I don’t think I’ve ever identified this much with a high school movie. Which is not to say that this is the best I’ve ever seen. To name only one title, “Say Anything” is probably the crowning achievement in the genre but, as much as I’d like to think I was like Lloyd Dobbler when I was 17, um, no. I was way more like the guys in “Superbad”: awkward, uncool and horny!
This film, which Seth Rogen and Evan Goldberg allegedly started to write when they were still teenagers themselves (I actually wrote a script about my experience of high school while I was going through it too, now that I think of it), is an ode to male camaraderie, to the kind of friendship that is truly life-saving in that context. You might not fit in with the popular assholes, you might be unable to get things going with the ladies and you might feel that your whole life will be a series of such failures and inadequacies, but when you got a buddy or two to shoot the shit, vent and have way too much fun with, things ain’t so bad.
If I say that the film is about a relationship between guys who are “one cock in the mouth shy of being gay”, you might recall that I wrote the same thing about Knocked Up and that, not insignificantly, I first heard this juicy phrase I keep using when I interviewed Kevin Smith. It makes sense because “Superbad” was produced by Knocked Up writer-director Judd Apatow, and both movies owe more than a passing debt to the Smith oeuvre. Not just for those “hetero lifemates” relationships, but also for the non-stop profanity and pop culture references found in the dialogue!
The simple but perfect premise has three high school misfits going through a school day bullshitting about their dreams of going to parties and getting laid, then they get a chance to do just that, but first they have to score a whole lot of booze so they can get the girls they’re after drunk and better their chances of getting into their panties. A lot of outrageous stuff happens to them in the process, involving among other things their path repeatedly crossing that of two dumbass cops (Rogen and Bill Hader). But the heart of the movie is in the brilliant back and forth between BFFs Seth (Jonah Hill) and Evan (Michael Cera), with sensational, scene-stealing support from third wheel McLovin (Christopher Mintz-Plasse). I wrote above about them all being misfits, but it’s less clean-cut than that. Borrowing from MaryAnn Johanson, I’l describe the difference between them as such:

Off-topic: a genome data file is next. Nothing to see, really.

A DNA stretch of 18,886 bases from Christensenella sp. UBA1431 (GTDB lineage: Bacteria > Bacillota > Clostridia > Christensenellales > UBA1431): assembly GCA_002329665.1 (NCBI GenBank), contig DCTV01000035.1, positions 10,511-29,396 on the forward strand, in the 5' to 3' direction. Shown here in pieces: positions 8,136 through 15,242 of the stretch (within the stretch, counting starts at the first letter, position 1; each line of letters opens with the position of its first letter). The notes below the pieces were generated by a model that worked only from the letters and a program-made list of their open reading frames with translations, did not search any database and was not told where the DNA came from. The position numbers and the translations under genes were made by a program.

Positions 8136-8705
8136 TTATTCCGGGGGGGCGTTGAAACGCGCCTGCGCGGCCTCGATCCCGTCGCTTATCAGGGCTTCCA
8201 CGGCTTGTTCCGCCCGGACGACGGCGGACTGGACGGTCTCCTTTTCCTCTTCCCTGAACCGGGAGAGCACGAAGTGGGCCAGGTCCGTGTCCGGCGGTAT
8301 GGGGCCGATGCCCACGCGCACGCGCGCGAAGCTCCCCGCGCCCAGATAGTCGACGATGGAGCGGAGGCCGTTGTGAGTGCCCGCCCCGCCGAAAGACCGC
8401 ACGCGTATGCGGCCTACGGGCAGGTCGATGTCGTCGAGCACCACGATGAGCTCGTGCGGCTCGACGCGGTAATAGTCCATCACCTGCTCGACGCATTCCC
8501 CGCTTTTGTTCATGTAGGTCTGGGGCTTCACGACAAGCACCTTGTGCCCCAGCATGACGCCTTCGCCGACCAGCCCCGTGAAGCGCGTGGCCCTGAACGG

Did I mention that “Superbad” is the funniest movie I’ve seen in a long time? Some might accuse the film of being juvenile and idiotic, but a) of course it’s juvenile, it’s about teenagers! and b) it’s smart about being stupid, if that makes sense. There are countless gags about dick, pussy and the meeting of the two, but also more highbrow comic references to things like the Coen brothers or Orson Welles. And you gotta love the whole ’70s thing, from the old school studio logos and opening titles to the music and clothes, which make the flick more “Boogie Nights” than “American Pie”. In any case, it’s endlessly hilarious, which is its own reward. Don’t you dare miss this vag-tastic voyage!